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I want to:

  1. Encrypt my whole HDD with a keyfile and a password (meaning that both are required to decrypt it),
  2. Be able to back up pieces of the keyfile in several distant locations using Secret Sharing,
  3. Be able to change the password often and easily.

Notes:

  • The keyfile is made of 4096 random bits and is done using dd if=/dev/urandom /keys/keyfile bs=1024 count=4,
  • The password is approximately 20 characters long,

To make things clear, I'll state the intended meaning of a few words:

  • keyfile – the randomly generated file
  • password – the text asked to the user and never stored in a file
  • key – the data used to decrypt the masterkey
  • masterkey – the data used to encrypt / decrypt the drive

Thoughts:

  • To allow “3.”, I use cryptsetup since it uses a masterkey that's encrypted with your key so I can change my key without having to rencrypt everything. I could use dm-crypt directly but it'd be much harder and would only save the space occupied by the luks headers. And I already have enough space so I don't think it's worth the trouble.

  • To allow “1.”, I could encrypt the keyfile with the password and use the keyfile as key but then,

    • If I backed the encrypted version of the keyfile, I'd have to update all backups every time I changed the password,
    • If I backed the non-encrypted version of the keyfile, I'd allow to bypass the password by recovering the backup.
  • So instead, I chose to combine the keyfile and the password.

Combination of keyfile and password into key:

I use a bitwise XOR to compute the key from the keyfile and the password. I start at the left and when one of then is empty, I just output the rest of the other one. See my C source file at GitHub.

The other option I thought of was concatenating them. But I didn't like the idea of my key having a recognizable pattern: Random data followed by text.

I therefore used the XOR because it preserves the randomness: for a given password, the distribution of a uniform distribution XORed with that password is still the uniform distribution.

Current state:

I have something that should work and if there are bugs, I probably will be able to fix them.

Questions:

  1. Is /dev/urandom fine for my use-case or should I use /dev/random?
  2. Some people told me that I should use a key derivation function because otherwise, the effect of the password isn't spread. But do I need the effect of the password to be spread? The way I see it, cryptsetup will already use a key derivation function on my key to increase computation time and try to spread the effect of each bit.

Feel free to criticize (constructively) any decision or assumptions I've made (for that project).

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1  
What is the point of such a long keyfile? $\;$ –  Ricky Demer May 10 at 17:37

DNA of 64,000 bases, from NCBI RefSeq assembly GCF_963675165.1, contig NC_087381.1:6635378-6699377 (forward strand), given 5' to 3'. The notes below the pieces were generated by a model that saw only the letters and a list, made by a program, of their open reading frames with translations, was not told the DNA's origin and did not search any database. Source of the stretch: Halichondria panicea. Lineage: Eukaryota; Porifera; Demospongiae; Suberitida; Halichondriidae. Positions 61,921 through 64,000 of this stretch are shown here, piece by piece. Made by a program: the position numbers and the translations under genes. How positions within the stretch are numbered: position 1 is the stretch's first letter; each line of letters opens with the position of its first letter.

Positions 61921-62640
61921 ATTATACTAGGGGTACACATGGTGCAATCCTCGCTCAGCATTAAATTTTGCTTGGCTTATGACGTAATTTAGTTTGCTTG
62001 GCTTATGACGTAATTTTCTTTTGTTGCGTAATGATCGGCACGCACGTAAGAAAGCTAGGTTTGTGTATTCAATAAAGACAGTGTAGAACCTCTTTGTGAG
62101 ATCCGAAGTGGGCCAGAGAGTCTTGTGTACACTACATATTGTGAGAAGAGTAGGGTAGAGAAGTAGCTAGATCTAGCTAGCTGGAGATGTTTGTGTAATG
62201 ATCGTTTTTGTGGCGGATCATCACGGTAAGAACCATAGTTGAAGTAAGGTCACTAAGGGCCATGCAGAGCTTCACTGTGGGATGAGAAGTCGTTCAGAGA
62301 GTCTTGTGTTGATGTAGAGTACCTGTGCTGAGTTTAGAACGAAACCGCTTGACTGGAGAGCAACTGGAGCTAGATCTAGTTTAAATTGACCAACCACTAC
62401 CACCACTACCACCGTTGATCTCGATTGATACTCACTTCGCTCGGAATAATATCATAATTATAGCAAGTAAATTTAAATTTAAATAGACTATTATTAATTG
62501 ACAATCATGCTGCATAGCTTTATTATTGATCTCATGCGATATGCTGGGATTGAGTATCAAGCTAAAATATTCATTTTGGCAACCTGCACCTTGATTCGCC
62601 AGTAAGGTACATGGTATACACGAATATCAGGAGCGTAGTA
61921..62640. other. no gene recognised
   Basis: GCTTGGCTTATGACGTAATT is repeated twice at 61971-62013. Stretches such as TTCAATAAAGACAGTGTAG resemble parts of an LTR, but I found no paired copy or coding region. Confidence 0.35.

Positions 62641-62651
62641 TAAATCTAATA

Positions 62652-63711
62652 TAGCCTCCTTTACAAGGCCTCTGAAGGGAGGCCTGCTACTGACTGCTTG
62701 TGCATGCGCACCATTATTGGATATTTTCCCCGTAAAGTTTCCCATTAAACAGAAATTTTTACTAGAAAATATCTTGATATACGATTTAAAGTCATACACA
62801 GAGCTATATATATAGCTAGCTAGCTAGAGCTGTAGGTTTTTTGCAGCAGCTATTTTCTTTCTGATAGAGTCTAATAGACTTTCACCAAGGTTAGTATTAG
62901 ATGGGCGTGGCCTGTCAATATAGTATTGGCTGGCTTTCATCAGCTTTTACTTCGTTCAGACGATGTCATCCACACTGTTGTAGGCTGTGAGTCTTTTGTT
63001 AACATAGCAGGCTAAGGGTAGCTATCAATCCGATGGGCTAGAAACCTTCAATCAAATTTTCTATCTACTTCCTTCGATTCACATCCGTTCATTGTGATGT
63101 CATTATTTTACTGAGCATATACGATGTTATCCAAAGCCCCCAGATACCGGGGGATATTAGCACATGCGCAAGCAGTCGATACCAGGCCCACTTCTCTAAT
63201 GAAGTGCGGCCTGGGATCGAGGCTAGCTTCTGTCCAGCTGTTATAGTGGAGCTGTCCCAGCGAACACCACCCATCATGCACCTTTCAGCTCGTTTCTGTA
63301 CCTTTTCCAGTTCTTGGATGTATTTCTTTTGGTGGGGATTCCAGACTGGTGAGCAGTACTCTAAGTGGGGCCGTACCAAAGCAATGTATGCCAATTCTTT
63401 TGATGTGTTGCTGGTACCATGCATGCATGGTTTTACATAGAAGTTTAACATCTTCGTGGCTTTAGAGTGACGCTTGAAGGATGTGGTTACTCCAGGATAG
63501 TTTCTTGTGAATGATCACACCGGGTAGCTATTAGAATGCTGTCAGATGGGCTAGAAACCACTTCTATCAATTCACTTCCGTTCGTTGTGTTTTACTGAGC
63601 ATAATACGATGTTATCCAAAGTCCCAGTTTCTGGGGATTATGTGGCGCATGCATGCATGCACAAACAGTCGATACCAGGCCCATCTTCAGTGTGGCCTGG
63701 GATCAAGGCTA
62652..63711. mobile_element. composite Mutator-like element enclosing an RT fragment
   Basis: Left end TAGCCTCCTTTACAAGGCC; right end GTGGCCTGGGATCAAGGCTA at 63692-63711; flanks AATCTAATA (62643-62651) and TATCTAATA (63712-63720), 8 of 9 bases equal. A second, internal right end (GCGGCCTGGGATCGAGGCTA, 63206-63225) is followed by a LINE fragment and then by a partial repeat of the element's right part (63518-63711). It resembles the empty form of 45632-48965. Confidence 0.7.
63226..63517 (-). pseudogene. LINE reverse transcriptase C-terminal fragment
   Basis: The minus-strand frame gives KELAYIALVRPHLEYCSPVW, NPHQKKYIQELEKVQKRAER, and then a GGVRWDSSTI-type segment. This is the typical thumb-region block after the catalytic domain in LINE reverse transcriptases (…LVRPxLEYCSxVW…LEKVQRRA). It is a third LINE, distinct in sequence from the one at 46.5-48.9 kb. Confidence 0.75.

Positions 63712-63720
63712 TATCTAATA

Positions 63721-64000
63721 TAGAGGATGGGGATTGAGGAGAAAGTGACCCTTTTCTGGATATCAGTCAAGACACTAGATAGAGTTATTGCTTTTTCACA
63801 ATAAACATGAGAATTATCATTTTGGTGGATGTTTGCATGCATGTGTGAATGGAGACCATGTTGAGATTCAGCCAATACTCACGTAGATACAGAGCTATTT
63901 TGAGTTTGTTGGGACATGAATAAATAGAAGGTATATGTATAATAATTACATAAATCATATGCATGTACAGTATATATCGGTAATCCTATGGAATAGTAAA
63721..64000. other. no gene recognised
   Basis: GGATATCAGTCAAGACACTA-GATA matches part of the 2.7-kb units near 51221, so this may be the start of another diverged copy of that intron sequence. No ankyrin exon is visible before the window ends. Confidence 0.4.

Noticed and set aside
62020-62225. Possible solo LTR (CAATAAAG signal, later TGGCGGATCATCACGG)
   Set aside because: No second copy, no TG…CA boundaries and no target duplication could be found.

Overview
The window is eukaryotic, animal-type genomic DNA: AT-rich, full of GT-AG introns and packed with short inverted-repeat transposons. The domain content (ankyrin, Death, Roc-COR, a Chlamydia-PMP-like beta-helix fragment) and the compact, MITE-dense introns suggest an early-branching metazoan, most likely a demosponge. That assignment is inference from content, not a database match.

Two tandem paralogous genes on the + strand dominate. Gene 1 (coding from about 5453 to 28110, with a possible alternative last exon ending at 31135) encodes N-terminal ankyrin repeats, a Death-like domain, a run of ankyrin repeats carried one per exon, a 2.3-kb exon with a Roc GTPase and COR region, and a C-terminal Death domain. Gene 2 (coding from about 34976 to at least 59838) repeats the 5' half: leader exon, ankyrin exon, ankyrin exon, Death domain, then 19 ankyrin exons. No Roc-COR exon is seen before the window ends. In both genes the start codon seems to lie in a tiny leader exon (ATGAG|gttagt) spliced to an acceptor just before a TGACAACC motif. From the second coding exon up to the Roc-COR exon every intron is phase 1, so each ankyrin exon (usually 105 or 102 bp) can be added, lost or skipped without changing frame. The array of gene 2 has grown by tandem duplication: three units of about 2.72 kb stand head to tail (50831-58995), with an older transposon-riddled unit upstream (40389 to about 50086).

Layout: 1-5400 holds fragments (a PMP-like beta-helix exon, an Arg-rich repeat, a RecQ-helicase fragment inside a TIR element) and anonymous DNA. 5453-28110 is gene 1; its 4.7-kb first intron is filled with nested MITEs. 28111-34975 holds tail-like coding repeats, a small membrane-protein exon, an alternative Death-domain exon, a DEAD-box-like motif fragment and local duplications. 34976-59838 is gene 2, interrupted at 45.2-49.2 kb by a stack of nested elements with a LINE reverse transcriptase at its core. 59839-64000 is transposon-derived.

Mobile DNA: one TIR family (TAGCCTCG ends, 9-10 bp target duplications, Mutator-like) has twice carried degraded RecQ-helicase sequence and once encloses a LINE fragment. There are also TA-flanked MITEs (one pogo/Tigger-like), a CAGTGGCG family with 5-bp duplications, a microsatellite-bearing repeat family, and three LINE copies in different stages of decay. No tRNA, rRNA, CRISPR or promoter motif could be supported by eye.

@RickyDemer : No idea. That's what the tutorials I read did. –  xavierm02 May 10 at 17:37
    
A maybe unexpected, but nevertheless important question: What algorithm (and which cipher-mode) are you planning to use for your HDD encryption in step ”1.”? –  e-sushi May 10 at 18:04
1  
@e-sushi : The compiled default in Debian: aes-xts-plain64. –  xavierm02 May 10 at 22:07
    
I see you destroying all your data :) I would use a more sophisticated secret sharing algorithm, that allows sharing the secret to $n$ people whereas the data from $m < n$ people is enough to recover the stored secret. Else the loss of a single secrete kills all your data (one possible algorithm is encoding the secret in a polynomial and share some points on the polynomial (don't know the name of the algorithm right now)) –  Thekwasti Jun 5 at 14:29

1 Answer 1

up vote 1 down vote accepted
  1. Is /dev/urandom fine for my use-case or should I use /dev/random?

Theoretically, there is no security difference as both are regarded to be cryptographically secure RNGs. Practically, you’ll want to use /dev/urandom as that is “non-blocking” since it re-uses it’s entropy-pool whenever it runs out of random data, while /dev/random may make your program “stall” if it runs out of entropy. Simpler said: /dev/random can be a bottleneck, /dev/urandom fixes the issue.

  1. Some people told me that I should use a key derivation function because otherwise, the effect of the password isn't spread. But do I need the effect of the password to be spread? The way I see it, cryptsetup will already use a key derivation function on my key to increase computation time and try to spread the effect of each bit.

I am not familiar with cryptsetup, and I don’t want to judge its internal workings by just taking a short glimpse at the related website… but if you’re sure it implements its own key derivation function (which I think it does as the site talks about using cryptsetup to generate dedicated key-files), it indeed wouldn’t make much sense to run that through another KDF after that. Yet, if you’re not sure if cryptsetup indeed provides a KDF (again: I am not 100% sure about that), or if you have any doubts about the quality of its KDF, I would certainly advise to opt-in for a dedicated KDF tool.

Oh, and one more thing – in case you don’t know about it…

… I could use dm-crypt directly …

“Word on the street” has it that there are some weaknesses to watch out for when using dm-crypt. Meaning: whenever you’re thinking about dm-crypt, remember to choose your settings wisely.

Screenshot of dm-crypt weaknesses summary
(screenshot source)

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